I was home sick this weekend and looking for an exciting book to read, and I fell upon my shelf of Michael Chrichton novels. I read these things endlessly in the 90s, but I haven’t touched them since then. Some of them I barely remember, so reading them will be almost new to me. I think Jurassic Park was the first “adult” novel I ever read (this was way before the movie) and I absolutely fell in love with it, reading it over and over again. He does a wonderful job of combining thrilling action sequences with real world science and history. It’s great to read fantastical stories that are as plausible as possible. Douglas Preston and Lincoln Child novels strongly remind me of Chrichton.
So, working off 15 year old memories, here’s my best to worst ranking of his books:
JURASSIC PARK: even ignoring the movie, this is a classic page-turner that captures the childhood love of dinosaurs. There’s so many amazing sequences in here (many of which weren’t in the movie).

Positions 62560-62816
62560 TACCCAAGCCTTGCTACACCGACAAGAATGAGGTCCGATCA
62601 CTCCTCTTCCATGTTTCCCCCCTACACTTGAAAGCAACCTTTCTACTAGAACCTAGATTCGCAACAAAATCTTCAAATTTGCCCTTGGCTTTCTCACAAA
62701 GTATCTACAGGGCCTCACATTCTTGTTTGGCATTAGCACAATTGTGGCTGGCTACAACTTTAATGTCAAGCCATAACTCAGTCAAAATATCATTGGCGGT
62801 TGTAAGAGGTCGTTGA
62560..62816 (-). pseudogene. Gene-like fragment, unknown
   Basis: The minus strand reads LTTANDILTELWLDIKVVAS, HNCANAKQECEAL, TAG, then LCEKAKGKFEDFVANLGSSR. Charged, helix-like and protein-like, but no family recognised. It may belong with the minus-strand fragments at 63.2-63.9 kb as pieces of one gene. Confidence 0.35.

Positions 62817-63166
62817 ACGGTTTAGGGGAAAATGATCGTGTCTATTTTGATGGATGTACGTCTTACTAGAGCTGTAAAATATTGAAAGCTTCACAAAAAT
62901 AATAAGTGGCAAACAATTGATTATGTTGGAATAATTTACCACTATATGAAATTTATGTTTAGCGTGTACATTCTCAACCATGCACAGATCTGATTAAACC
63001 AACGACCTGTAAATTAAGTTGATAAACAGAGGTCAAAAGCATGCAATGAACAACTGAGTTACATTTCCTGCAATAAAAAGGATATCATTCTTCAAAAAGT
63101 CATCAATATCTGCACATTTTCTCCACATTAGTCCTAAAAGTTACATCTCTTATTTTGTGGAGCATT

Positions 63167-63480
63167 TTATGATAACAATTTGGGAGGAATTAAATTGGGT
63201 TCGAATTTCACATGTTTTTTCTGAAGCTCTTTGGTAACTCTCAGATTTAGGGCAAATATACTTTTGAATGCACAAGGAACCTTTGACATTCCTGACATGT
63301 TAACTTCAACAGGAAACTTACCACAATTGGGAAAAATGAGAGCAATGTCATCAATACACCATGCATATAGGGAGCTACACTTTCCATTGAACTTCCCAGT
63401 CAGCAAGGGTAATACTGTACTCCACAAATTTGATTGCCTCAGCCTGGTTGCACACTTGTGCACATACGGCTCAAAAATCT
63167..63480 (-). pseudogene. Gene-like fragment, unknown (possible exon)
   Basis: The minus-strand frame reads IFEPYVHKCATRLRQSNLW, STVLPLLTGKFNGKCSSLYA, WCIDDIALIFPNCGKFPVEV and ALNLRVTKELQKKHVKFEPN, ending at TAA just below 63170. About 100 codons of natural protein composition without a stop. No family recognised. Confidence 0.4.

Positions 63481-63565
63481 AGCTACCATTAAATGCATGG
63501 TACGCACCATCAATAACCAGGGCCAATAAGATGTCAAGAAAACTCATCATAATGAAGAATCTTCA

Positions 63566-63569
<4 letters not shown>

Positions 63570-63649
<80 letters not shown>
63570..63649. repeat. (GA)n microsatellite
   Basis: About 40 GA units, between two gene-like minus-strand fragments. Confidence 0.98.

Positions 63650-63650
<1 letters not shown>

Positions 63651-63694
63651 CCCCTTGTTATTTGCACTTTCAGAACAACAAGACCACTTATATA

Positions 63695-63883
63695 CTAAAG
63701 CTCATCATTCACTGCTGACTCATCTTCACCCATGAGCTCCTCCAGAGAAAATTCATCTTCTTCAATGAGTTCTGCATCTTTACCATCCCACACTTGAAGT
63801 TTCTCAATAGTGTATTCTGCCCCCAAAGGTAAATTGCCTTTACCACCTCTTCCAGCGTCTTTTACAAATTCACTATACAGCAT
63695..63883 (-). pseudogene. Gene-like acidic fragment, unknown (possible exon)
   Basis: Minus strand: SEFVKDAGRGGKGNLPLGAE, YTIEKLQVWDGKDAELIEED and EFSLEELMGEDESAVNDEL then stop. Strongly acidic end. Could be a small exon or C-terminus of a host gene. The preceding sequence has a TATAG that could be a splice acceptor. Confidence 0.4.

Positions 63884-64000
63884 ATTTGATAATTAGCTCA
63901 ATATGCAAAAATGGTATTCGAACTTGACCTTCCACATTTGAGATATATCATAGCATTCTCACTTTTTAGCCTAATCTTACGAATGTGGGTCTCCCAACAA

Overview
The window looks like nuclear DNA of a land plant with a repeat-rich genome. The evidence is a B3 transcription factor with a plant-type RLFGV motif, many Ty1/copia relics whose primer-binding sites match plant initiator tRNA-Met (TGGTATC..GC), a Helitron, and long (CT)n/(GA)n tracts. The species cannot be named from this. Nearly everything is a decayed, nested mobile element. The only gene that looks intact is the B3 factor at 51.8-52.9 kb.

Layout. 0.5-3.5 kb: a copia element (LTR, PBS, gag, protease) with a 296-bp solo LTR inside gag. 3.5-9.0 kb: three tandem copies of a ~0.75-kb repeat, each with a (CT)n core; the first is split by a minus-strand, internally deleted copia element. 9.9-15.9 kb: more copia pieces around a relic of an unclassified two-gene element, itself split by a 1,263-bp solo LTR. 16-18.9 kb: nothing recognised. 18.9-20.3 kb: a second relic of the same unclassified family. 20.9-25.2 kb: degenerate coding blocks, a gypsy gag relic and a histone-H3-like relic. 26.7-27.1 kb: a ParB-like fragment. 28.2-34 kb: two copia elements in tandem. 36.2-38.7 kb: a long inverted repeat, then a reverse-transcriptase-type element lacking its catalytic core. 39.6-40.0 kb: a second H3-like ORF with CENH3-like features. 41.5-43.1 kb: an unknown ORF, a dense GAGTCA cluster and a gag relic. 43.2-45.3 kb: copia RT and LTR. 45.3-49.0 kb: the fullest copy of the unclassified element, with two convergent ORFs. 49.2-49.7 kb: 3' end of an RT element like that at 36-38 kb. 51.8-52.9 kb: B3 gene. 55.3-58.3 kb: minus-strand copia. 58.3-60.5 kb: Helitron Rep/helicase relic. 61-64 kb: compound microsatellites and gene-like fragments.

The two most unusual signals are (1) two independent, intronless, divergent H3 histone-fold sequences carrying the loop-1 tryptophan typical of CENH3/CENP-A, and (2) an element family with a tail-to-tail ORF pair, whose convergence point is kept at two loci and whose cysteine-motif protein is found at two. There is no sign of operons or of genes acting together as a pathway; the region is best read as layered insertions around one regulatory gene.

SPHERE: incredibly engrossing and creepy and terrifying; so much better than the movie suggests.
CONGO: I remember loving this as a kid and being creeped out by the killer gorillas and fascinated by the talking friendly one. (and the movie was terrible as I recall)
TIMELINE: I really loved how ‘real world’ this time travel adventure was, showing how life and language really was back then.
EATERS OF THE DEAD: I only have vague memories of liking this, again for the real world history. The book, of course, was much better than the movie.
MICRO (with Richard Preston): this would make a great movie, a realistic and scary Honey I Shrunk the Kids.
PIRATE LATITUDES: another great historical thriller. a real life Pirates of the Caribbean.
LOST WORLD: I remember nothing about the novel, just that it was unmemorable and a completely different story from the movie.
GREAT TRAIN ROBBERY: I remember liking this, but I don’t remember why.
NEXT: I vaguely remember this one being just okay.
STATE OF FEAR: hilarious right wing propaganda but still a page turner!
PREY: I just remember this being very small and unmemorable.